Meth Addiction

Methamphetamine (meth) is a stimulant drug with highly addictive properties. Meth is produced and distributed illegally in the US, whether smuggled into the country or created in makeshift laboratories. According to the 2019 National Survey on Drug Use and Health, about two million people over the age of 12 reported using meth in the last year. Meth use causes many adverse health effects, but those suffering from addiction can find the path to healing and live fulfilling lives in recovery.

What Causes Meth Addiction?

Meth acts on the central nervous system, increasing energy levels while flooding the brain with dopamine, creating a strong sense of euphoria. Because the feeling of euphoria is so intense, meth users are compelled to seek more of the drug to achieve the same high. Meth use creates a cycle of extreme highs and lows that push an individual into addictive behavior.

Here are a few things you should know about meth use:

Meth Can Change Your Brain Chemistry. Meth alters the dopamine system in the brain, impairing cognition, emotion, and memory. While the brain may heal over time in recovery, meth users are at risk of long-term cognitive problems and a higher risk of developing Parkinson’s disease.

Withdrawal Symptoms Perpetuate Addiction. A person using meth is not just chasing a high — he or she is running from withdrawal symptoms. Those symptoms can be severe, including anxiety, fatigue, intense depression, psychosis, and strong drug cravings. Without assistance, meth users may easily fall deeper into the pattern of addiction.

Overdose Risk Remains High. Though meth is a stimulant, not a depressant, the risk of overdose is still high. High doses of meth can cause overheating, a heart attack, or a stroke. Meth may be cut with other drugs such as opioids, which affect the respiratory system.

For those addicted to meth, it’s important to get help as soon as possible. Therapies Cognitive Behavioral Therapy can help individuals learn to respond to situations differently and develop healthier thinking patterns. People using drugs like meth are often seeking relief from pain, trauma, or mental distress (even undiagnosed mental health conditions). With treatment and support, they can find positive, alternative ways to cope.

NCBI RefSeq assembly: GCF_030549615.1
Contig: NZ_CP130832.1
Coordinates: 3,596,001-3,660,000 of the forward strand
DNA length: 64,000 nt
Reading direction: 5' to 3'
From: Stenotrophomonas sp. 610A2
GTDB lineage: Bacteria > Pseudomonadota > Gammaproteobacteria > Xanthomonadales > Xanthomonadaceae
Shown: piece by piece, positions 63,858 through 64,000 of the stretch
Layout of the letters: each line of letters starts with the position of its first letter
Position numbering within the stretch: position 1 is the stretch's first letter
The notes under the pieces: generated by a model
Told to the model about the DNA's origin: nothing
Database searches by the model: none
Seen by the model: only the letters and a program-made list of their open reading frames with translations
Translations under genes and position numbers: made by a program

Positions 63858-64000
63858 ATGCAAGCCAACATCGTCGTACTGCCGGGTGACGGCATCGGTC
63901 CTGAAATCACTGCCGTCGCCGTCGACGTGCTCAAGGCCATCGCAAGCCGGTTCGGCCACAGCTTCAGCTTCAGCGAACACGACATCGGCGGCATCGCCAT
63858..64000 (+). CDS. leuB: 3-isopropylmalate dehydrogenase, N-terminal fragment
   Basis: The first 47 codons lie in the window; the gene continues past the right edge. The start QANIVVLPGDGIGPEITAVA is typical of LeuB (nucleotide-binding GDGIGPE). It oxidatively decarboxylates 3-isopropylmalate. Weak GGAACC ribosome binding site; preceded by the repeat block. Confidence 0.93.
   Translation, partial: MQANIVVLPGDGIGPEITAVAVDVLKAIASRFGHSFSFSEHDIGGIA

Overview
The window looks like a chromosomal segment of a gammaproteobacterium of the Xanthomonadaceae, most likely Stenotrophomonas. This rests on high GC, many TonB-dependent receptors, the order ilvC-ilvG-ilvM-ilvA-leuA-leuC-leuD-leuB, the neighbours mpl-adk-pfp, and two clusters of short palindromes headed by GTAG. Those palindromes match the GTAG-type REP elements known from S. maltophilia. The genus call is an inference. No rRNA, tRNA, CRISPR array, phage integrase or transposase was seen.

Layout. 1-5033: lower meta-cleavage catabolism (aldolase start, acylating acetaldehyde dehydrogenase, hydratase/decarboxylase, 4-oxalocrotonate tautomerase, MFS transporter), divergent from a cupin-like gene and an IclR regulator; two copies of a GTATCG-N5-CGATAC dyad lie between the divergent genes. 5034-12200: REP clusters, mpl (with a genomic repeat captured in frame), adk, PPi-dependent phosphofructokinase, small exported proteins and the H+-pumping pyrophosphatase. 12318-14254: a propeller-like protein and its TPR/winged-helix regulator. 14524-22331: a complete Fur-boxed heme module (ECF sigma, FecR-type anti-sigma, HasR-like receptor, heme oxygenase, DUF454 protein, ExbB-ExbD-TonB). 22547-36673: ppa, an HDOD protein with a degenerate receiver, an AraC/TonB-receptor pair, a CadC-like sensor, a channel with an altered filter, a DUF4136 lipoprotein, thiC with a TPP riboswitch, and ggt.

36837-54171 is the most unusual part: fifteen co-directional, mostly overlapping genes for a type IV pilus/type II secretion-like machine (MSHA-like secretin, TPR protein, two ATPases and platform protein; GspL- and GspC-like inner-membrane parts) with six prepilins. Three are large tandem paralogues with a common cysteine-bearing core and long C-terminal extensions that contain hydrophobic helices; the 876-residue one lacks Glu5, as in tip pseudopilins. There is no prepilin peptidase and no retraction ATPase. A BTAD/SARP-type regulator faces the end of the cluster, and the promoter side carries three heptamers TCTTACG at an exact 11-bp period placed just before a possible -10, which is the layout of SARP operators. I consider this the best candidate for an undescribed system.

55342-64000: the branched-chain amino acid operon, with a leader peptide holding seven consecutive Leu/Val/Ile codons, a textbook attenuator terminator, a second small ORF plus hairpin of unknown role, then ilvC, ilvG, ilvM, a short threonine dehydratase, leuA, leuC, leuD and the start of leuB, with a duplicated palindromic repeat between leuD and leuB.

What Does Meth Addiction Look Like?

How do you know if someone close to you is addicted to meth? Here are some of the warning signs of meth addiction:

Heightened energy levels
Extended sleeplessness
Decreased appetite
Fast breathing and rapid heartbeat
Increased body temperature
Easily agitated or aggressive
Increase in risk-taking behaviors
Delusions
Suicidal thinking or actions
Intermittent fatigue and memory problems

A person addicted to meth may show a decreased interest in personal hygiene and self-care.

Individuals may be plagued with excessive itching and may end up creating sores from scratching. Their teeth may rot from lack of oral care, dry mouth, and acidic exposure.

Long-Term Effects of Meth Use

If left untreated, meth addiction can cause a number of physical and psychological consequences. According to DrugAbuse.gov, this may include the following:

Extreme weight loss
Paranoia
Changes in brain structure and function
confusion
Memory loss
Sleeping problems
Violent behavior
Hallucinations

Addiction to meth occurs more rapidly than addiction to cocaine, and research shows that meth users may continue drug-seeking behavior even when they are tolerant to the drug’s effects. Continuous meth use may cause job loss, broken relationships, financial troubles, and long-term damage to one’s health and well-being.

Many people addicted to drugs like meth don’t think they can recover. They feel ashamed to ask for help or deny that they have a problem. This is difficult for loved ones, but you don’t have to go through the process alone. At BeWell Network, we work with families to engage them in treatment and help them find their own healing. We teach loved ones how to create healthy boundaries and form a support system instead of feeling like they must enable or avoid the addicted individual.

People addicted to meth can recover and rediscover their authentic selves. At BeWell Network, we treat addiction and any underlying mental health conditions so that individuals can thrive again. We are highly experienced, compassionate, and ready to welcome you to a new chapter of your life.

Help for Meth Addiction and Mental Health Issues at BeWell Network

BeWell Network is a family of evidence-based treatment centers. We help individuals suffering from addiction find the path to recovery, offering customized treatment experiences for the restoration of the mind, body, and spirit. If you or a loved one is seeking help for meth addiction or mental health issues, please get in touch with our team today. We can assess your situation and recommend treatment options, verifying your benefits for free. We have a no-hassle billing process and are committed to providing treatment designed especially for you.

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